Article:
Thanks again,
    Ryan

    Reply

    • Russell

      Russell

      Hey Ryan – Thanks for the message. I’ve heard the manager thing before too. My college prof really harped on it. I think they mainly suggest staying until manager bc it gives you a lot of opportunities beyond the Big 4. Managers are able to receive more higher level jobs (more $$) than say some 1 year seniors. But lasting 3 years as a senior can be tough for some. I know plenty of seniors who lasted only one year but then got great gigs – just not high up managerial accounting/finance jobs like some managers can get. If you enjoy hedge funds, I’m very confident you can get a great in house job with one of them. I spent some time in tax hedge funds and felt it was a great place to be if you enjoy that industry.

      Reply

  5. Tony

    Hi Russell,
    I work on a mid-size accounting firm where work life balance is not bad, promotion & salary is decent. I just got an offer with one of the Big 4 but the hours are what’s scaring me. If I want a life in public accounting do you think I should stay where I am or move along with KPMG. (I know its not an easy question and really depends on a lot of things but I would appreciated your opinion)
    Thanks,
    Tony

    Reply

    • Scott Barbour

      Tony,
      While you await Russell’s reply, I wanted to offer my 2 cents. You will never regret getting a Big 4 firm on your resume. As a recruiter, I have a number of clients that will only hire people with Big 4 experience. You may be smarter and more talented than your Big 4 peers, but some companies will insist on the Big 4 pedigree. If you can tough it out for at least one year at a Big 4 firm, you will gain experience with more “name brand” clients and also become part of an amazing professional network (There are quite a few CFOs out there with Big 4 ties). Put in the work now and you will be rewarded BIG TIME in the future.
      Good luck!
      Scott

      Reply

  6. Micah

    Good evening all,

    I have multiple friends and my fiancé stayed with the big four about 4-6 years (senior level). We currently live in the dc area and my fiancé is very happy she left. She is currently a accounting consultant now and loves it! There are so many perks to her current company and the need for employment is great due to the companies growth. If anyone is interested in learning more, send me an email at accountingsearch@mail.com.

    Reply

  7. Sania Saeed

    Thank you Russell, this was a very interesting read. I’d like your opinion on my situation. I have not yet graduated from accounting (I have a year to go) and I’ve received two very different job offers. One is from a film production company, and the role is of an assistant accountant (very broad role because it’s a small accounting team). I have artistic hobbies, and film production is a passion of mine, so I am very attracted to the company and it’s product. The other offer I have is from Deloitte in their Tax Services team. The role is para-professional and they’ve told me it could lead to a grad position, but they can’t make any promises. The tax partner and manager who interviewed me seemed very down to earth and supportive of my studies. The salary is very similar. Any advice for me on which is the better job for someone in my position and with my background?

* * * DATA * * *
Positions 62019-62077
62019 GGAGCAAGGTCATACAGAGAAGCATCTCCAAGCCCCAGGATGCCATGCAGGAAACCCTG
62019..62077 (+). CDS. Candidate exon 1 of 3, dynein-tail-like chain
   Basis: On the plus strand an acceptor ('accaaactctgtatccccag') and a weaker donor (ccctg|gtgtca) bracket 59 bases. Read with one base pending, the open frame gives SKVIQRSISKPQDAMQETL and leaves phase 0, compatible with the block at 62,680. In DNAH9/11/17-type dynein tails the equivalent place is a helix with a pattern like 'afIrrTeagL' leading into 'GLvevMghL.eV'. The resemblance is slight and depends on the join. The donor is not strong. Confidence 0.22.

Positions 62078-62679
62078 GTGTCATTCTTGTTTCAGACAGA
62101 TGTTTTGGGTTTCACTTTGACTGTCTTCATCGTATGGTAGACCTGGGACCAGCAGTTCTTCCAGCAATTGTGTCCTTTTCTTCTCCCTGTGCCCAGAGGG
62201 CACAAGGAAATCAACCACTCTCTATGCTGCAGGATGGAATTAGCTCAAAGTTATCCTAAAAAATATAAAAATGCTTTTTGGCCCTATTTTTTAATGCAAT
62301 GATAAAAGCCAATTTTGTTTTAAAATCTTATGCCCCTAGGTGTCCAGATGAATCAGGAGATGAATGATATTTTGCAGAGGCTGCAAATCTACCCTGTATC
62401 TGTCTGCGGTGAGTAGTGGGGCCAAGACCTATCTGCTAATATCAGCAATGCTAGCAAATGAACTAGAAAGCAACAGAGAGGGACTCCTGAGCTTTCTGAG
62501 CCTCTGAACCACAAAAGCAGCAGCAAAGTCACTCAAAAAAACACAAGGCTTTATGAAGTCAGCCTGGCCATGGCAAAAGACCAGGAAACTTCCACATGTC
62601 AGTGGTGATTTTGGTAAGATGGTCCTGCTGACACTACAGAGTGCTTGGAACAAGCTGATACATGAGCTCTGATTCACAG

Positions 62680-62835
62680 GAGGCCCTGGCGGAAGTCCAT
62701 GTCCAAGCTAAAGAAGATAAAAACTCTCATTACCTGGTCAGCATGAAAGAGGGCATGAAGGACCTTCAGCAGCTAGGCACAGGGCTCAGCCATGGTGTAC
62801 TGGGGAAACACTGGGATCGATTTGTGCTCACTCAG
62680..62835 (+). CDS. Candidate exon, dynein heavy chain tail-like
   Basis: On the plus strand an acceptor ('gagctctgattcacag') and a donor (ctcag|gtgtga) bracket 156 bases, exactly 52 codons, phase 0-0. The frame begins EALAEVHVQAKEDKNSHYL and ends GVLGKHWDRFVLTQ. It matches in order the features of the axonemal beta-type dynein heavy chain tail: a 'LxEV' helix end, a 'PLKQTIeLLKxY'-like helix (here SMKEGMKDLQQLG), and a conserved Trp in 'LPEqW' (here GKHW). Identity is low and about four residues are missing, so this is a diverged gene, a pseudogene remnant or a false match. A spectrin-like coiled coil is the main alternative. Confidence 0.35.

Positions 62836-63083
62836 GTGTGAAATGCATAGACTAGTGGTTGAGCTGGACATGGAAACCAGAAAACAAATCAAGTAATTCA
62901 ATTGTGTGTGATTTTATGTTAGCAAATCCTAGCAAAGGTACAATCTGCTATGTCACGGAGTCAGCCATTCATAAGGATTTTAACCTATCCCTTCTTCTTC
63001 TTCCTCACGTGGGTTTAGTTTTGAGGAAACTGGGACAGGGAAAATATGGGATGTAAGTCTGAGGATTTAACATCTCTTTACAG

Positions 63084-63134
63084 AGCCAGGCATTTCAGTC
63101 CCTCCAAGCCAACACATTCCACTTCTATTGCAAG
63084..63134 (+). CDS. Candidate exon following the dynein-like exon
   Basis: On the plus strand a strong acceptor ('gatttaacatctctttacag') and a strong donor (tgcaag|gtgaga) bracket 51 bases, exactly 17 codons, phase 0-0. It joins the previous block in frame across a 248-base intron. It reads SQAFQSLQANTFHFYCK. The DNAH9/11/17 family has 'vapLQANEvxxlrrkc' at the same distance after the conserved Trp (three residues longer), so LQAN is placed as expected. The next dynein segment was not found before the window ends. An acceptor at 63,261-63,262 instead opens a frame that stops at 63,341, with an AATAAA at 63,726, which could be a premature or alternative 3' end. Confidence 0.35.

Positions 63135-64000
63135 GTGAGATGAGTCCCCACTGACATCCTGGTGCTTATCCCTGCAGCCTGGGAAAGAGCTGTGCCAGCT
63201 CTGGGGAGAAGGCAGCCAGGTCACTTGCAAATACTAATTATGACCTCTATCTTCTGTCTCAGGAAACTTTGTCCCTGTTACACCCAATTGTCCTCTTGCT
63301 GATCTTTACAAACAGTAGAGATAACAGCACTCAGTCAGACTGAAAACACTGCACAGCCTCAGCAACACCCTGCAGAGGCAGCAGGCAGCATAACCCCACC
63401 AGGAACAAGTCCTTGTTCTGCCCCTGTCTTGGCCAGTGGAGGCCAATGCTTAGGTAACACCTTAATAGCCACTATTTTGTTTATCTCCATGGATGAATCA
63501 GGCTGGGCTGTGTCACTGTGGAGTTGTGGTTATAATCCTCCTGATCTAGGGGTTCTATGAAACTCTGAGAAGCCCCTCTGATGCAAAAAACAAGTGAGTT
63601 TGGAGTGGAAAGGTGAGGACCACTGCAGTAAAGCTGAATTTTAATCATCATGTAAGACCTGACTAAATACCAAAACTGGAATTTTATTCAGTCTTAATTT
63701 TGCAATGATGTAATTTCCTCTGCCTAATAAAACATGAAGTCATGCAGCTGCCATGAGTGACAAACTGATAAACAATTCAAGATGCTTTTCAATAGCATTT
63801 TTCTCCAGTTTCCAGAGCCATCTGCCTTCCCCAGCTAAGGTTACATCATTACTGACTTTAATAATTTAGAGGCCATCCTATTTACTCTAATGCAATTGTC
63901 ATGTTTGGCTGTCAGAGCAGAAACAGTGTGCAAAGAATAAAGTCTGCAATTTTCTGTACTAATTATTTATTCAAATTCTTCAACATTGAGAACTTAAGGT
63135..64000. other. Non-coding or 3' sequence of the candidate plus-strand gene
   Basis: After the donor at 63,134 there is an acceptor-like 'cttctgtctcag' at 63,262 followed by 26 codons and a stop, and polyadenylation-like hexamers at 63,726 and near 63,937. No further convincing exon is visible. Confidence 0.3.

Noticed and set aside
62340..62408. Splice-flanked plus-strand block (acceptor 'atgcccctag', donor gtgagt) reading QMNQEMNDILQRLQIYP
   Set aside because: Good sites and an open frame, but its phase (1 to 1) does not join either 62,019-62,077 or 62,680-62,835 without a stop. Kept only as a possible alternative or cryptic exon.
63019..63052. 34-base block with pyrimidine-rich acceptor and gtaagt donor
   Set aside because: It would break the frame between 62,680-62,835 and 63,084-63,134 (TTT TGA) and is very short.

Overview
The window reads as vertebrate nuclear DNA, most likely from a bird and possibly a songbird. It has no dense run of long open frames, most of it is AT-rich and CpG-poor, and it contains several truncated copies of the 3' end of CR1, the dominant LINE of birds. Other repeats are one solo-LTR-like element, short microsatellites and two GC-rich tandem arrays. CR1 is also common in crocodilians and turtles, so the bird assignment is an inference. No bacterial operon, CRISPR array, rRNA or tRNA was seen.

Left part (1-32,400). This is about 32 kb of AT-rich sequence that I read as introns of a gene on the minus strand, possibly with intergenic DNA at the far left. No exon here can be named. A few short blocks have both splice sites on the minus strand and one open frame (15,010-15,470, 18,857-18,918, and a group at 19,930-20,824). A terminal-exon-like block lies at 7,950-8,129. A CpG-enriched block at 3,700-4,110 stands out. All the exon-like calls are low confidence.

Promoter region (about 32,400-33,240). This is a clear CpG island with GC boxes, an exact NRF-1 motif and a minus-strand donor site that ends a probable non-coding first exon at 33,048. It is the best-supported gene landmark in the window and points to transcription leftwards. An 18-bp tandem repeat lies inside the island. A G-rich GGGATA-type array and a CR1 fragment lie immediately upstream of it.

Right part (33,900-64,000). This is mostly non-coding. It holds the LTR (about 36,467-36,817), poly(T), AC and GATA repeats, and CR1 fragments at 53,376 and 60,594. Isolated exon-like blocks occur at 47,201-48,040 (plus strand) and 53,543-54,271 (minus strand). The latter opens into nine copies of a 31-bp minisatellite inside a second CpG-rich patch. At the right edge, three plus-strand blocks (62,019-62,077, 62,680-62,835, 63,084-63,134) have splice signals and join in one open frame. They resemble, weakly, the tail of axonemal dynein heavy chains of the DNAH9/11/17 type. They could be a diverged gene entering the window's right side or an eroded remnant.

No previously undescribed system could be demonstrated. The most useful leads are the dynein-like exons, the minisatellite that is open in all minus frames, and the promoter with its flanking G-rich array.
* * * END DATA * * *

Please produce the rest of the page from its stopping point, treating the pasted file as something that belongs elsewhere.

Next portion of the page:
Reply

    • Sania Saeed

      Sorry, just to clarify, it’s a film production company. And thanks in advance!

      Reply

  8. Harry20

    Hi Russell,
    I have 3 and a half year audit experience in one of the big 4 (start with E) and have joined another big 4 (start with P). I cant stop thinking about resigning especially during this crazy busy period. Previously what keep me going through all these was due to I need 3 years of practical experience to get my chartered qualification. I have gotten my chartered and I dont have the drive to keep going anymore. Especially in new environment and new working culture , kindly share with me your journey due to I noticed you mentioned you were an auditor. I guess you are no longer in this field now. Thanks

    Reply

  9. Jacinta Aaron

    This question is slightly off-topic. I’m just about start my career in the coming year, after interning at the largest corporate in my country (not USA or UK) I was offered a position on their leadership development program. However, wanting to keep my options open I still applied for the Big 4 and was offered positions in both Audit & Advisory. My dilemma now is that I am unsure what to choose. The benefit of the corporate is that I know and love the culture. Plus, it is possible to work across multiple industries in that role namely manufacturing & FMCG – as you get rotations within 4 different business areas. Benefits of big 4 are obvious – but what would your 2 cents be?

    Reply